Building downturn causes dip at Charter

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CHARTER Consolidated, the industrial conglomerate with a big South African shareholder base, yesterday reported a dip in taxable profits from pounds 77.5m to pounds 73.8m for the year to 31 March.

The results reflect a sharp downturn at the group's building products and services division, where trading profits fell from pounds 17m to pounds 12.5m.

However, Charter's other three activities saw buoyant trading. The rail track equipment business lifted its profits from pounds 10.8m to pounds 11.8m thanks to a strong export performance from Pandrol, its railway fasteners subsidiary.

Trading profits from mining equipment rose from pounds 1.5m to pounds 2.8m, partly helped by acquisitions. Quarrying and coal mining activities increased profits from pounds 2.7m to pounds 3m.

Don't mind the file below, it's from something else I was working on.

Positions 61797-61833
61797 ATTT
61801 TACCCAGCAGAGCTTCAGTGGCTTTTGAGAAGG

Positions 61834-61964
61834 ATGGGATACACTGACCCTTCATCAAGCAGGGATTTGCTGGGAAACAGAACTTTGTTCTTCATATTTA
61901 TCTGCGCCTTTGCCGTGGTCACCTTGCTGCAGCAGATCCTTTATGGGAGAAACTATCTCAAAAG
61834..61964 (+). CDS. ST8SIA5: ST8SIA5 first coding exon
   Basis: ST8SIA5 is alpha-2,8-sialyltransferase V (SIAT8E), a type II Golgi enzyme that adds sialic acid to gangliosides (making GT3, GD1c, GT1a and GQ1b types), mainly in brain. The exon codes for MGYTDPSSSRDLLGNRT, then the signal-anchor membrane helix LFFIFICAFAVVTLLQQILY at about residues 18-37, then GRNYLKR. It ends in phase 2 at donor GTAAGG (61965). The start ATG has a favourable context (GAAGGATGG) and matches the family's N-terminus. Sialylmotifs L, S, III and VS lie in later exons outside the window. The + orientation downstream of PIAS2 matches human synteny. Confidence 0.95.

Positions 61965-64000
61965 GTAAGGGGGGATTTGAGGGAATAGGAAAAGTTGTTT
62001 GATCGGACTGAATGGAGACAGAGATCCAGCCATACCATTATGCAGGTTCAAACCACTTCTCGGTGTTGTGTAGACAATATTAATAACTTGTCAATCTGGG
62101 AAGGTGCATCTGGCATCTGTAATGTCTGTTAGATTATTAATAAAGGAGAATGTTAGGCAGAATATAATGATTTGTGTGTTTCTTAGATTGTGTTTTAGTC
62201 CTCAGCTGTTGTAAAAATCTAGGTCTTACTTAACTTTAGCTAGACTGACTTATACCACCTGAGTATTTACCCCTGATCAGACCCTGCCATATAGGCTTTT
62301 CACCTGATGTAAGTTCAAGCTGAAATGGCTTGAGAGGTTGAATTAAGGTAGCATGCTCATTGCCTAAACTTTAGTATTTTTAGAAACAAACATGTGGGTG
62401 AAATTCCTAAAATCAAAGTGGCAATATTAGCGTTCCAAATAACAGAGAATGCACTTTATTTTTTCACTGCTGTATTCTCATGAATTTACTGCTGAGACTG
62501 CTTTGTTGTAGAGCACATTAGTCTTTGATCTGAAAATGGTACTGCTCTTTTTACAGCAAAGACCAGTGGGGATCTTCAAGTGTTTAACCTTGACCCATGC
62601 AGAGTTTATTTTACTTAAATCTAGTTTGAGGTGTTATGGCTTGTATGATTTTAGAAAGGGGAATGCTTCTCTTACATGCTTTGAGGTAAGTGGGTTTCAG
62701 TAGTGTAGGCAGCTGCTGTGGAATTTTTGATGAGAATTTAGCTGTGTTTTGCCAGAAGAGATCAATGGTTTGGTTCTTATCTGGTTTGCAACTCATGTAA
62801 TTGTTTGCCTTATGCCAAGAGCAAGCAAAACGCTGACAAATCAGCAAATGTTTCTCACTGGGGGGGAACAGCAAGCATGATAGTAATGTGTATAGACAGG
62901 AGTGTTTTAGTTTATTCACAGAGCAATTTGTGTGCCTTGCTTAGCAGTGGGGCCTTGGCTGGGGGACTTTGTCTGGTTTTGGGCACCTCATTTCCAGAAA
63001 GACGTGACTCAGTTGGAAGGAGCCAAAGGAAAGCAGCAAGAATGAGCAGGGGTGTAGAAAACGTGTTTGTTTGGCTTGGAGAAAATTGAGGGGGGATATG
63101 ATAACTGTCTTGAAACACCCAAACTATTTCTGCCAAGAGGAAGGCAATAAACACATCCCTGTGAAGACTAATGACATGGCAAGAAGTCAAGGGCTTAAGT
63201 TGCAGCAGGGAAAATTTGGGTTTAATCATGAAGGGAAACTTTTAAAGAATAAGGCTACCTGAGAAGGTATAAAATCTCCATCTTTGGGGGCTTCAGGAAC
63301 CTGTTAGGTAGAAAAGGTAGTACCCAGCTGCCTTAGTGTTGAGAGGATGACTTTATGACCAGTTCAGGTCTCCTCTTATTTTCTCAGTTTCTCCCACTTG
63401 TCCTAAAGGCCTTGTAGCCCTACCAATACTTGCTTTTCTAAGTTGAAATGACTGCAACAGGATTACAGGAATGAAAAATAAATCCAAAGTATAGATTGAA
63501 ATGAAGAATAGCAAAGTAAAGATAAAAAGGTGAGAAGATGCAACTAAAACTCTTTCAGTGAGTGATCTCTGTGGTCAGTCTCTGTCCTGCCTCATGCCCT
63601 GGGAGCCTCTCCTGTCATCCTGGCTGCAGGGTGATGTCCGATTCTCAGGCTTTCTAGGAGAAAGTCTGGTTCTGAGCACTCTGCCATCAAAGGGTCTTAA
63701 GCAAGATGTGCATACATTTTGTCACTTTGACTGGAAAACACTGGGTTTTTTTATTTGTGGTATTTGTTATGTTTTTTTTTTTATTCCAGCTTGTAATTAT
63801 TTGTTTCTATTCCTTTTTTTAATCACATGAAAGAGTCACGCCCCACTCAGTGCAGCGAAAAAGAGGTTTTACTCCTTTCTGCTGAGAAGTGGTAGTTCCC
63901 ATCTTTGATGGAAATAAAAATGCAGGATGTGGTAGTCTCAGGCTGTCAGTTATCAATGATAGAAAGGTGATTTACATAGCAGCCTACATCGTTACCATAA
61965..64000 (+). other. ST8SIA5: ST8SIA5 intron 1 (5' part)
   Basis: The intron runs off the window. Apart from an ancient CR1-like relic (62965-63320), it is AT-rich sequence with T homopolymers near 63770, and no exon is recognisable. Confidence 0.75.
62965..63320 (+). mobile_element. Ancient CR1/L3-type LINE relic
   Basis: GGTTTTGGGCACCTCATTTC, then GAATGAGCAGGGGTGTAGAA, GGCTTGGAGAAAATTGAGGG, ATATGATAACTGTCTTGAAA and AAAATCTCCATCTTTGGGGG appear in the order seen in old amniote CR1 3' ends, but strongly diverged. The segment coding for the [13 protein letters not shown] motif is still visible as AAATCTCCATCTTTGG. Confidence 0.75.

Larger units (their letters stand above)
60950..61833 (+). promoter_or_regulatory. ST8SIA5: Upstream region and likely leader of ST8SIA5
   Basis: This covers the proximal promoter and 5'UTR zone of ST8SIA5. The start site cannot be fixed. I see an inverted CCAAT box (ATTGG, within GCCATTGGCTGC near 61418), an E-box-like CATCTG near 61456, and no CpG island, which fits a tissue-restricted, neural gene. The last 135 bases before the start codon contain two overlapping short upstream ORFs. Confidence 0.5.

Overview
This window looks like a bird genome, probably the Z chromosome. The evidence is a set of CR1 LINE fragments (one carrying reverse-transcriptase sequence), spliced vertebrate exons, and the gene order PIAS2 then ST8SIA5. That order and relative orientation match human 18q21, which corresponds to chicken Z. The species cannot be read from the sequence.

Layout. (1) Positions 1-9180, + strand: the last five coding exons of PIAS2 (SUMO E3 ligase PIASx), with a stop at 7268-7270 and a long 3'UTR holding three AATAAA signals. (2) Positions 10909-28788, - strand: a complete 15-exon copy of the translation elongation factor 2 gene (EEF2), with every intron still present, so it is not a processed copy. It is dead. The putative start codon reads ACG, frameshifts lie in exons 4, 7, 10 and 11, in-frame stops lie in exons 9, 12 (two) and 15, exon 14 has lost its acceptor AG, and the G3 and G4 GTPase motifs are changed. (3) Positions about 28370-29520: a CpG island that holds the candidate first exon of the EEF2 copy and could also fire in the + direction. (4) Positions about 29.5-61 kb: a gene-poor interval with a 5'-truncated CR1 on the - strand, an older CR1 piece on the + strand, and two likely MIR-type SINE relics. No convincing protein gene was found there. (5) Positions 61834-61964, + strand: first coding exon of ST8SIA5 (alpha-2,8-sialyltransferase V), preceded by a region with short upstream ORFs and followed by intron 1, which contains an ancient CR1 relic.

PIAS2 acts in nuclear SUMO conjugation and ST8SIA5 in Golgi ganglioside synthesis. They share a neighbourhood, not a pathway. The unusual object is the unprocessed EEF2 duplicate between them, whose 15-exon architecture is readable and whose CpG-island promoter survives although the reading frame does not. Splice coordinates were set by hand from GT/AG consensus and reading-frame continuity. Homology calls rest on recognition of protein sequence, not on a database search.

Johnson Matthey, the platinum company in which Charter owns a 38.5 per cent stake, brought in virtually unchanged profits of pounds 25.5m.

Although interest income slipped from pounds 19.2m to pounds 14.6m, the group's net cash improved by about pounds 20m to pounds 122m last year. The company says it hopes to use its cash for acquisitions.

There was an extraordinary profit of pounds 14.8m on the disposal of investments and property, after taking pounds 4m of closure costs and restructuring costs into account.

Earnings per share fell from 44.6p to 42.5p. A final dividend of 14.5p lifts the total from 21p to 21.5p. Analysts are looking for taxable profits of pounds 75m this year.

The shares eased back 2p to 538p. About 36 per cent of the company's equity is ultimately controlled by Anglo American, the South African giant. Another 15 per cent is held by other South African interests.